In late January, Clubhouse secured a US$100 million investment, valuing the company at US$1 billion.
It has since been making waves online for its exclusive and elusive nature.
The invite-only audio app has grown from having  1,500 users in May 2020  to  over 600,000  in December that same year.
With the app, users can tune in to conversations, interviews and discussions between interesting people on various topics — much like listening to a live podcast.
Just like a phone call, once the conversation is over, the room is closed.
The catch is that the app cannot be joined by just anyone. It works on an invite-only basis, so you would have to receive an invite from an existing user first before you can join the ‘club’.
The relative privacy has spurred celebrities, thought leaders and entrepreneurs such as Elon Musk, Oprah Winfrey and Jared Leto to make their presence visible on the app, so you can definitely expect to hear from them.
To join, an existing Clubhouse user has to send an invite from their app giving you access to set up an account.
If you are invited, you will receive a link that is sent to your phone number, directing you to an in-app sign-up page.
Without an invitation, users will have to reserve a username instead. This means they will be added to a waiting list until they receive an invite from a friend.
When someone joins Clubhouse, they’re automatically granted one invitation they can send to someone using their phone number.
To be able to invite more people, they have to “host rooms and participate”.
Unfortunately, the app is now available for iPhone users only.
However, the creators announced in a  blog post that their 2021 goal is to complete the app’s beta stage, and eventually “open up Clubhouse to the whole world”.
Unlike Facebook and Instagram, Clubhouse does not deal with trivial information such as discussing what they had for lunch.
Instead, it has become the primary space for celebrities, media personalities, and industry professionals to share stories and advice.
Once you’re inside the app, you’ll see rooms of people having conversations. You might stumble across celebrities, musicians, entrepreneurs, and commentators sharing information and knowledge.
In fact, the app probably grew in popularity when Tesla founder Elon Musk hosted an audio-chat on the app with Robinhood CEO Vlad Tenev.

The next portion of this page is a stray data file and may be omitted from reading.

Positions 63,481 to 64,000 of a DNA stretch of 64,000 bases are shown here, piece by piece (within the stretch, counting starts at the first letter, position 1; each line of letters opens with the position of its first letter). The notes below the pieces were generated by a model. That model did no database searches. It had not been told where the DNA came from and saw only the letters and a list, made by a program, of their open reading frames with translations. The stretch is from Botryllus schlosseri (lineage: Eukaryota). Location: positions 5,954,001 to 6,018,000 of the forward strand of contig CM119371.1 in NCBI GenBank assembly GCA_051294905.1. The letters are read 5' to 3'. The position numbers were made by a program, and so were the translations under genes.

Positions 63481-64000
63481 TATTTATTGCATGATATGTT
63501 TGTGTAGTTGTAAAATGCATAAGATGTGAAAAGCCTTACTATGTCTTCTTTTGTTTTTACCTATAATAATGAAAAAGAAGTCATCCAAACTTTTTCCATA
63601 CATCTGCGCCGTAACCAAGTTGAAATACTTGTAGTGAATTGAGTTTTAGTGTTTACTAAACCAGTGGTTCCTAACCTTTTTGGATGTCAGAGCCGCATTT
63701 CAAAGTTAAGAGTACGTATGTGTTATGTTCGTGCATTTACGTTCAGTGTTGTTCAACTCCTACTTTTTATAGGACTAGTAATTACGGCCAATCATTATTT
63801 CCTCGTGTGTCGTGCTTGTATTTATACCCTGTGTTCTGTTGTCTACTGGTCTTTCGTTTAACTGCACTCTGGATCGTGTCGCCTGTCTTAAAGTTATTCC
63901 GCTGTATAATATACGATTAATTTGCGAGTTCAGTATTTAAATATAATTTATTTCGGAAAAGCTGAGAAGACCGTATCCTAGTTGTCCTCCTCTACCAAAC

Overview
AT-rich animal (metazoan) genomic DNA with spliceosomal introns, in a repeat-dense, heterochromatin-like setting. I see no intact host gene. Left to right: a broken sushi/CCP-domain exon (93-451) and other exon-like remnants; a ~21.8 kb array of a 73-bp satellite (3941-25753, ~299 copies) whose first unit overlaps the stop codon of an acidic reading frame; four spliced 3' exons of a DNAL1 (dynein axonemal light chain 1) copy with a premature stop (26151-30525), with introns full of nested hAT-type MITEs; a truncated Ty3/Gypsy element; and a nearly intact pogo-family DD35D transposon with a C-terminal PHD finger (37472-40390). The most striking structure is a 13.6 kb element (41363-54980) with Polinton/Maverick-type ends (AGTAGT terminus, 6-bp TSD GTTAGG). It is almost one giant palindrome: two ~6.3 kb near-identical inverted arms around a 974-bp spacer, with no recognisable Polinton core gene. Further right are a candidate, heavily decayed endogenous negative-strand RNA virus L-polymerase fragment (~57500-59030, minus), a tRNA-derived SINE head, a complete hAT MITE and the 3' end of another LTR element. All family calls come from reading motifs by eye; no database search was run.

It helped propel Clubhouse to the top of the startup charts and sparked a scramble for invitations.
While large-scale events like Elon Musk’s appearance are aplenty, there are also niche interest groups that range from bitcoin to meditation to a mandarin learners club.
It’s also easy to set up private audio rooms for select friends, meetings, or one-on-one chats.
The experience is similar to online conferencing, where moderators have the mic, the audience can raise their hands to ask a question, and the moderators have the ability to bring the audience on “stage” to speak.
Audio rooms are where all the activities happen — imagine being at a large convention and peering into booths to listening to the conversations going on.
Clubhouse rooms shown in the hallway are public and anyone can hop into any of them at any time, to listen to conversations about any topic of their choice.
But is it really worth the hype? It all depends on your motivation for using the app.
If you’re looking to join or build communities or expand your connections, Clubhouse offers an easy way for you to rub shoulders with influencers and thought leaders.
Furthermore, the wealth of topics available offers a good opportunity for users to learn about something completely new at no cost.
Clubhouse was blocked in China on February 8 following the hosting of several uncensored conversations on sensitive issues on the platform.
According to The Financial Time s, thousands of Chinese have been flocking to the app to debate on controversial issues, such as Uyghurs in Xinjiang and Taiwan’s sovereignty issue.
Besides that, Clubhouse also dealt with issues like bullying and harassment, since real-time conversations are harder to moderate.
However, according to the founders of the app, their ultimate aim is to “build a social experience that feels more human.”
Thus, it remains to be seen how the team will be able to manage conversations while keeping them authentic.
For now, Clubhouses’s exclusivity and success in courting celebrities and thought leaders will ensure the longevity of the app, and more viral moments.
Our north star was to create something where you could close the app at the end of the session feeling better than you did when you opened it, because you had deepened friendships, met new people and learned.
Featured Image Credit: Forbes / Know Techie